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More Eclectic and Electric Than Ever, AmericanaFest 2018 Plugged And Played

Jacqueline Justice
Aaron Lee Tasjan (R) jams with Brian Wright in a fiery Music City Roots AmericanaFest set.

Americana is, by all indications, rocking. That applies in the metaphorical language of the street, because the community and format seem as popular as ever, but perhaps even more in the musical sense. The six days of shows I saw at AmericanaFest 2018 were, generally speaking, louder, harder and more fuzz-toned than the Americana I fell hard for decades ago.

Before you dismiss me as the old guy who wants the kids to turn their music down and get off my lawn, I offer this as an observation more than a critique. The rock and roll I saw was good to great, and rock and roll is an American roots genre. I’m only saying the past two festivals suggest to me that a pendulum has swung away from the acoustic to the electric, from the spacious and spare to the heavy and passionate. And since this field is a democracy that moves when fans and supporters speak up, don’t be surprised if my advocacy for country and folk music gets more vociferous in the months to come, even if I have little hope of being louder than the Cannery Ballroom’s Americana sets.

That is where, early in the week, The Ruen Brothers, a kind of post-modern Everlys from Scunthorpe, England, put on a striding, stomping set that infused 1960s rockabilly with post U2 anthemic sweep. Kansas City blues woman Samantha Fish followed, showing remarkable stage command and panache. She’s a ripping guitarist and a songwriter with star potential. A fascinating slate ended with the ultra-charismatic, Oakland-based Prince disciple Fantastic Negrito. How and when this animated, uncategorizable NPR Tiny Desk Contest winner got magnetized toward Americana I don’t know, but he adds a welcome West Coast flash to the mix, and he is an exceptional, supple vocalist.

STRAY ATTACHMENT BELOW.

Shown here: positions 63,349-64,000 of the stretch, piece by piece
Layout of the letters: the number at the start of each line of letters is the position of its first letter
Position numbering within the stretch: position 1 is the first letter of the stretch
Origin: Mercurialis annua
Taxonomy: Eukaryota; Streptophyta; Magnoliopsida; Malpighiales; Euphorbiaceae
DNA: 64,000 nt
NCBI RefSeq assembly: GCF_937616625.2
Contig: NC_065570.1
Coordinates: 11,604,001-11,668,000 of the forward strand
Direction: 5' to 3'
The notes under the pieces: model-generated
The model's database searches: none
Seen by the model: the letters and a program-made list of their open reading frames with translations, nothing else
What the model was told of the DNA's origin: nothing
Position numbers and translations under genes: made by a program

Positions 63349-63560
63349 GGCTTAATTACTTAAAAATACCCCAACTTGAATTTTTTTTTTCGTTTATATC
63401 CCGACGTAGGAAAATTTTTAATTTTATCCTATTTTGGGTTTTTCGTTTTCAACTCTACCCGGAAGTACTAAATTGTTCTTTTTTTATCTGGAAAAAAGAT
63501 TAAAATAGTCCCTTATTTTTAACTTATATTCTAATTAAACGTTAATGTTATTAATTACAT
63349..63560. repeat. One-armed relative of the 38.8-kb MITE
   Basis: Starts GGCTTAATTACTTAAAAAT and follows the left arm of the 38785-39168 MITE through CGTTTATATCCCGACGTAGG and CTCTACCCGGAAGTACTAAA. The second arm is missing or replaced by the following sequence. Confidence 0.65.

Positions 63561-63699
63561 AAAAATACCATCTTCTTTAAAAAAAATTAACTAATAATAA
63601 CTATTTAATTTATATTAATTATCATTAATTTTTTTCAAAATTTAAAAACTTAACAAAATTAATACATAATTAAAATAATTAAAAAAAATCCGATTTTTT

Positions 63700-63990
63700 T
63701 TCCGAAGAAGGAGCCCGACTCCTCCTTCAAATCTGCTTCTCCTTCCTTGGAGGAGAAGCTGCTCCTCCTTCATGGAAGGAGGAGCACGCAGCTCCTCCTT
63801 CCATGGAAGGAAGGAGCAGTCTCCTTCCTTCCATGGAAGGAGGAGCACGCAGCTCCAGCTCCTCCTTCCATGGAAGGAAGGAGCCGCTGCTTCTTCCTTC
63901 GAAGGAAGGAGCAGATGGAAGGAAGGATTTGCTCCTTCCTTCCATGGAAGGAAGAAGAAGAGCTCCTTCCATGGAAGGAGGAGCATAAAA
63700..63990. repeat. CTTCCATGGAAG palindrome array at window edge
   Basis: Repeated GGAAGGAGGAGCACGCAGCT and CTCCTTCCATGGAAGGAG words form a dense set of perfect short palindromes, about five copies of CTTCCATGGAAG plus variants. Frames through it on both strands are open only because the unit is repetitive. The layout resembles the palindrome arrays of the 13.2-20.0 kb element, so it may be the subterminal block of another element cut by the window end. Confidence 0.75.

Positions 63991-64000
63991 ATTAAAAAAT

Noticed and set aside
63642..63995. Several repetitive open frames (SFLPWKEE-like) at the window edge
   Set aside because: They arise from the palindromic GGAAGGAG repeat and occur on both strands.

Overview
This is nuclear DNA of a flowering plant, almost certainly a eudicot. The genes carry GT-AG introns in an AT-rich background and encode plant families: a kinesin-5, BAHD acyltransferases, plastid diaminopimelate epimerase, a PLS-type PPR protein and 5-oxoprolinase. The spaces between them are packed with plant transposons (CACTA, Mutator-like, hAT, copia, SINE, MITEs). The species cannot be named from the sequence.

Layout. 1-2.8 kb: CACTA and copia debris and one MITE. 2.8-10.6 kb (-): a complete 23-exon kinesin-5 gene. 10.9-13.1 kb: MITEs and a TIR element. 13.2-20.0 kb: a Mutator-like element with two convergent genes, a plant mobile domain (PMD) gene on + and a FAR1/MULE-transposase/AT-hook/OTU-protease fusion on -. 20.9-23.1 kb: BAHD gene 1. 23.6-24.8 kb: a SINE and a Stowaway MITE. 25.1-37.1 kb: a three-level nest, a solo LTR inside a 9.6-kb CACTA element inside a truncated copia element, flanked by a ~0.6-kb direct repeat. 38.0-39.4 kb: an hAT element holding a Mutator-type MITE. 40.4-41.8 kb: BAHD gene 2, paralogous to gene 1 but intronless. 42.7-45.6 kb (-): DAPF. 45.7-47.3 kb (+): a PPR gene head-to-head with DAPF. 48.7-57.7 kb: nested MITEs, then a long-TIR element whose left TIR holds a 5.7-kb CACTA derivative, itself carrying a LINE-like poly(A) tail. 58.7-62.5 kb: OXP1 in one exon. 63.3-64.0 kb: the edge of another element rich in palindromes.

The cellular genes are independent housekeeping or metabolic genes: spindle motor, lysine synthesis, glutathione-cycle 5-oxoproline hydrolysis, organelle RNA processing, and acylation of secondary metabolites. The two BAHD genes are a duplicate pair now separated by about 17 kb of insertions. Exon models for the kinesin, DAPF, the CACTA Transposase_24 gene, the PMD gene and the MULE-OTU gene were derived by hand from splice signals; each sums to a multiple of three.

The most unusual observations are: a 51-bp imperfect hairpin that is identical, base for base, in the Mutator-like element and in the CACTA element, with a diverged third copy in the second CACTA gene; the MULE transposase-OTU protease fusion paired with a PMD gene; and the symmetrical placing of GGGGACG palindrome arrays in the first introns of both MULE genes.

Earlier that day, I saw the first in a string of stalwart Americana country/folk oriented artists who’ve cranked up the drums and energy. Knoxville’s venerable Black Lillies have regrouped and released their first LP with Sam Quinn on bass and vocals. His keening voice blended enthrallingly with founder Cruz Contreras and electric guitarist Dustin Schaefer. The spirit of Neil Young hovered benevolently over their preview of powerful new material from the Sept. 28 release Stranger To Me. The band has gotten smaller but its sound and ambition has never been bigger. From the same Knoxville family tree (though now of East Nashville) Jill Andrews also showed an amped up, even danceable side in her new music.

The Americana Honors & Awards on Wednesday night further bolstered my thesis. Lilly Hiatt played her celebrated rocker “Trinity Lane” with a shiny outfit and a gale force that would have been out of step with the format several years ago. Jason Isbell offered one of his ballads with “If We Were Vampires,” but he is Americana’s most influential artist nowadays, and his band, The 400 Unit, is more Southern rock than alt-country. Nathaniel Rateliff & The Night Sweats is a powerhouse soul rock band, and they’re hot on the AMA charts. Later in the week I saw Nashvillian-Australian songwriter Ruby Boots, who’s revved up and rocked up her former country sound. Sam Morrow, a new favorite here at WMOT, sounds like Waylon at Woodstock with a full electric band. American Aquarium is tougher and steelier than ever, but they’re singing about the mood of the nation, so that figures.